Director Gary Winick dies at 49

Helmer founded groundbreaking film production firm

Gary Winick, the Gotham-based director of “Letters to Juliet,” “Bride Wars” and “13 Going on 30,” died Sunday after a long battle with brain cancer. He was 49.

Winick had been dealing with the disease for more than two years, directing “Juliet” after his first surgery and treatments.

Though he helmed other studio fare such as Paramount’s “Charlotte’s Web,” Winick was a Sundance regular and champion for independent film, co-founding New York-based independent shingle InDigEnt in 1999 to focus on digitally shot features. One such title was 2002’s “Tadpole,” which premiered at the Sundance Film Festival and won the Best Director Award for Winick (as well as a $6 million pickup from Miramax).

No stranger to kudos, Winick also won the 2003 Independent Spirit John Cassavetes Award for producing “Personal Velocity.” He also produced “November,” which premiered at Sundance in 2004 and won the festival’s cinematography award.

“The Tic Code,” which he directed, won the Glass Bear for best children’s film at the 1999 Berlin Film Festival; and he produced 2003’s “Pieces of April,” for which Patricia Clarkson was nominated for a supporting actress Oscar.

His television directing credits included episodes of “Ugly Betty” and “Lipstick Jungle.”

Popular on Variety

More Film

  • Amanda Awards

    ‘Out Stealing Horses’ Tops Norway’s 2019 Amanda Awards

    HAUGESUND, Norway —  Hans Petter Moland’s sweeping literary adaptation “Out Stealing Horses” put in a dominant showing at Norway’s Amanda Awards on Saturday night, placing first with a collected five awards, including best Norwegian film. Celebrating its 35th edition this year, the Norwegian industry’s top film prize helped kick off the Haugesund Film Festival and [...]

  • Editorial use onlyMandatory Credit: Photo by

    Richard Williams, 'Who Framed Roger Rabbit' Animator, Dies at 86

    Renowned animator Richard Williams, best known for his work on “Who Framed Roger Rabbit,” died Friday at his home in Bristol, England, Variety has confirmed. He was 86. Williams was a distinguished animator, director, producer, author and teacher whose work has garnered three Oscars and three BAFTA Awards. In addition to his groundbreaking work as [...]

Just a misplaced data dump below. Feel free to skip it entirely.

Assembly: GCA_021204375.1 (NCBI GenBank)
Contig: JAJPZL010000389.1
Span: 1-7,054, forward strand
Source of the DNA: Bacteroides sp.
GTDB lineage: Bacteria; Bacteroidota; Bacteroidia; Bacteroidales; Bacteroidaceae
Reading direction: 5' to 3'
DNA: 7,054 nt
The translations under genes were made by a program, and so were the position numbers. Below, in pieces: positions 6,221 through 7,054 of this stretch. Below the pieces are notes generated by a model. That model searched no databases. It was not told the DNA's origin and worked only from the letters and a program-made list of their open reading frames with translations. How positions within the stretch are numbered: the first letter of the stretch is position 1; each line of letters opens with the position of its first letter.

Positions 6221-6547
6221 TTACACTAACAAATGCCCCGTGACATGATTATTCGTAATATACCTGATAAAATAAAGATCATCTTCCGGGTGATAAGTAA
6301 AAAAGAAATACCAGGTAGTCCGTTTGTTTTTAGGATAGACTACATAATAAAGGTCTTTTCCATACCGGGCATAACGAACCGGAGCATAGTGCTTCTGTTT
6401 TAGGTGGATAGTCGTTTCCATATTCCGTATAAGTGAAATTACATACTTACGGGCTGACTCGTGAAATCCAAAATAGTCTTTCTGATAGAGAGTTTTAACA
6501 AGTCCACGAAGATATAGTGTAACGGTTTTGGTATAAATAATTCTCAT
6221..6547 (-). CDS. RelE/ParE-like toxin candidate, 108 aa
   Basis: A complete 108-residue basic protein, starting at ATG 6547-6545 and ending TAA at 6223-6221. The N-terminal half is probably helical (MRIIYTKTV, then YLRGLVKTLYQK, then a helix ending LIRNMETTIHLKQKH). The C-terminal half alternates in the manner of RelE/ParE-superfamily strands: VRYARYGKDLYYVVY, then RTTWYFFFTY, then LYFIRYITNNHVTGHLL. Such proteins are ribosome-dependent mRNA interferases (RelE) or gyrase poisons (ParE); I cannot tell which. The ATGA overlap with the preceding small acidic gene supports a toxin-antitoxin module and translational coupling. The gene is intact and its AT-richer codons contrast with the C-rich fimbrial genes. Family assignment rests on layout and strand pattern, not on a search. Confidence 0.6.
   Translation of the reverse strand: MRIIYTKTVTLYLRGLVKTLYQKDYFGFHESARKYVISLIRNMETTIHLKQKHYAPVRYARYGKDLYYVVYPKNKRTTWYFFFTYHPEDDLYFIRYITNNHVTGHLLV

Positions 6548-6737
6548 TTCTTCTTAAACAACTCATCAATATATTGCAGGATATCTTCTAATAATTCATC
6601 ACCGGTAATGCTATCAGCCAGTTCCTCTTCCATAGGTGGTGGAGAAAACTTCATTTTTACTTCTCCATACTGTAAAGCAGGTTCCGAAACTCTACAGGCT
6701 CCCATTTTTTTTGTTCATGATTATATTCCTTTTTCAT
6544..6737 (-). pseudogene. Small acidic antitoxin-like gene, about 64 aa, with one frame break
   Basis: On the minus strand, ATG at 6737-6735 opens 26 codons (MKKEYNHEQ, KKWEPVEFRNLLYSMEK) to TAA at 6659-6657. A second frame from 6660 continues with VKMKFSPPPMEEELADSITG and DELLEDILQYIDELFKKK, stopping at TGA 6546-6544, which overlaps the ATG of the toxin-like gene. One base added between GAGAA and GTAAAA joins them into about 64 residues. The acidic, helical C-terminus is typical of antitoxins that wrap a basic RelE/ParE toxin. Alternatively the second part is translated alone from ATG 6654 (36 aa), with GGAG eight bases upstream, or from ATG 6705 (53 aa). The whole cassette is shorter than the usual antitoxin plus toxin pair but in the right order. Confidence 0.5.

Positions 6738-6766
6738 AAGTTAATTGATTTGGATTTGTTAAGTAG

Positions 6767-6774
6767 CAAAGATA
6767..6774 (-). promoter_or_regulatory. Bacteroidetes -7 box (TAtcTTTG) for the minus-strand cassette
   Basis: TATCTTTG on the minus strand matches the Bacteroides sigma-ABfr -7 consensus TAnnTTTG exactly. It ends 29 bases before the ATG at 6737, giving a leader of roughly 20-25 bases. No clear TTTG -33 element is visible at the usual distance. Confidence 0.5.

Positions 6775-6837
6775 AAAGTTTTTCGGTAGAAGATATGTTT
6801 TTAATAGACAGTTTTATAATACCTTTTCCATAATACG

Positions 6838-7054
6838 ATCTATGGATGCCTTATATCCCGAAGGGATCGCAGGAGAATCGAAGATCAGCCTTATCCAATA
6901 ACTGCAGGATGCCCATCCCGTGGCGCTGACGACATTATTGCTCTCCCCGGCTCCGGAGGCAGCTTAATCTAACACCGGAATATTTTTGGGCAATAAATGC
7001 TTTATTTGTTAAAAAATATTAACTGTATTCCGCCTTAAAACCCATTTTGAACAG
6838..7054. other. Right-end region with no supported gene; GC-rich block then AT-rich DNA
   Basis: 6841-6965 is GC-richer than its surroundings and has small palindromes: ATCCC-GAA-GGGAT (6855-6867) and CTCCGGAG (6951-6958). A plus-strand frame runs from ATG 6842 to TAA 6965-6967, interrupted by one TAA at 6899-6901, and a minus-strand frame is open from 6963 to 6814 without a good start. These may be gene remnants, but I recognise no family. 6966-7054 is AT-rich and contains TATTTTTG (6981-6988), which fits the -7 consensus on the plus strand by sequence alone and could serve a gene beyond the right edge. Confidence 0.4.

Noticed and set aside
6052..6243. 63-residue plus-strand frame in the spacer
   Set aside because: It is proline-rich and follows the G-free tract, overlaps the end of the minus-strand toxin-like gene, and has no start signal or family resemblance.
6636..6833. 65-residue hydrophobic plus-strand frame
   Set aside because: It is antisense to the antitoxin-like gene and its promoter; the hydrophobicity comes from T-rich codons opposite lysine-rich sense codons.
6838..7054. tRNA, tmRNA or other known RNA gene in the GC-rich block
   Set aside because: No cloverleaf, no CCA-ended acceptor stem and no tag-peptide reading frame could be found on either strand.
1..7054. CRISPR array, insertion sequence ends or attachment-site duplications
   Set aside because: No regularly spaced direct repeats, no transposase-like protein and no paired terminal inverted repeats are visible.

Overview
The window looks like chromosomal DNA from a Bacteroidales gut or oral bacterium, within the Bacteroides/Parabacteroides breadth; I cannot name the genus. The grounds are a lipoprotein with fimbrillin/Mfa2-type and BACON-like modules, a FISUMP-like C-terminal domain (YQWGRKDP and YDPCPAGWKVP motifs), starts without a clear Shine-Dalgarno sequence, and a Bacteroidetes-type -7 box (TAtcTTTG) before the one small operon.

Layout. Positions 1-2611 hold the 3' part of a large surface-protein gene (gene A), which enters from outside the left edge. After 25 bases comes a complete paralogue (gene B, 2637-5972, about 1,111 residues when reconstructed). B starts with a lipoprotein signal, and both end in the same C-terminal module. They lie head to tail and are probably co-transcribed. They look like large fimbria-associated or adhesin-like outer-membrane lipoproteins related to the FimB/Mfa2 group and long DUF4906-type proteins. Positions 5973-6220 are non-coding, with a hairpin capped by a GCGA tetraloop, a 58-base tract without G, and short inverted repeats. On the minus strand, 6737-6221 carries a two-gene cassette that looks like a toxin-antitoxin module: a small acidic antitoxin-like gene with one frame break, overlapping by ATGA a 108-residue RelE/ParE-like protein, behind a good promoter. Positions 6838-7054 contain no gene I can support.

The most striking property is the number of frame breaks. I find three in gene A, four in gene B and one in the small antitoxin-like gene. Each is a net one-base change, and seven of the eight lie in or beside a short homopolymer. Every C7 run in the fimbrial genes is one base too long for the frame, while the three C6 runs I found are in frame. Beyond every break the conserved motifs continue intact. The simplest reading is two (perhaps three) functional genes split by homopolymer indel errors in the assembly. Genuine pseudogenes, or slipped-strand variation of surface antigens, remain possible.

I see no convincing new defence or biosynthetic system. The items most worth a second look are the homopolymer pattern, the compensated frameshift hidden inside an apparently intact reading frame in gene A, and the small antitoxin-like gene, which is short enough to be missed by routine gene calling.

• Instinct

    Locarno Film Review: 'Instinct'

    Now that “Game of Thrones” has finally reached its conclusion, releasing its gifted international ensemble into the casting wilds, will Hollywood remember just what it has in Carice van Houten? It’s not that the statuesque Dutch thesp hasn’t been consistently employed since her startling 2006 breakout in Paul Verhoeven’s “Black Book,” or even that she’s [...]

  • Good Boys Movie

    Box Office: 'Good Boys' Eyes Best Original Comedy Opening of 2019

    Universal’s “Good Boys” is surpassing expectations as it heads toward an estimated $20.8 million opening weekend at the domestic box office following $8.3 million in Friday ticket sales. That’s well above earlier estimates which placed the film in the $12 million to $15 million range, marking the first R-rated comedy to open at No. 1 [...]

  • Pedro Costa’s 'Vitalina Varela' Wins at

    Pedro Costa’s 'Vitalina Varela' Triumphs at Locarno Film Festival

    The 72nd Locarno Film Festival drew to a close Saturday with Portuguese auteur Pedro Costa’s dark and detached film “Vitalina Varela” coming away with several awards together with superlatives from segments of the hardcore cinephile crowd, including jury president Catherine Breillat. In announcing the Golden Leopard prize for the film, as well as best actress [...]

  • Vitalina Varela

    Locarno Film Review: 'Vitalina Varela'

    Frequently beautiful compositions and the theatrical use of a fierce kind of artifice have long been the hallmarks of Portuguese auteur Pedro Costa, regarded by a small but influential group of aesthetes as one of the great filmmakers of our era. For those in tune with his vision, the director’s films offer an exciting lesson [...]

  • Notre dame

    Locarno Film Review: 'Notre dame'

    Not to be too cynical about it, but might the recent horrific fire in Paris’ cathedral attract audiences to a film in which the gothic gem plays a major role? It’s likely a wiser marketing strategy than promoting the unrelenting silliness of Valerie Donzelli’s oh-so-kooky comedy “Notre dame,” the writer-director-star’s return to contemporary Paris following [...]

More From Our Brands

Access exclusive content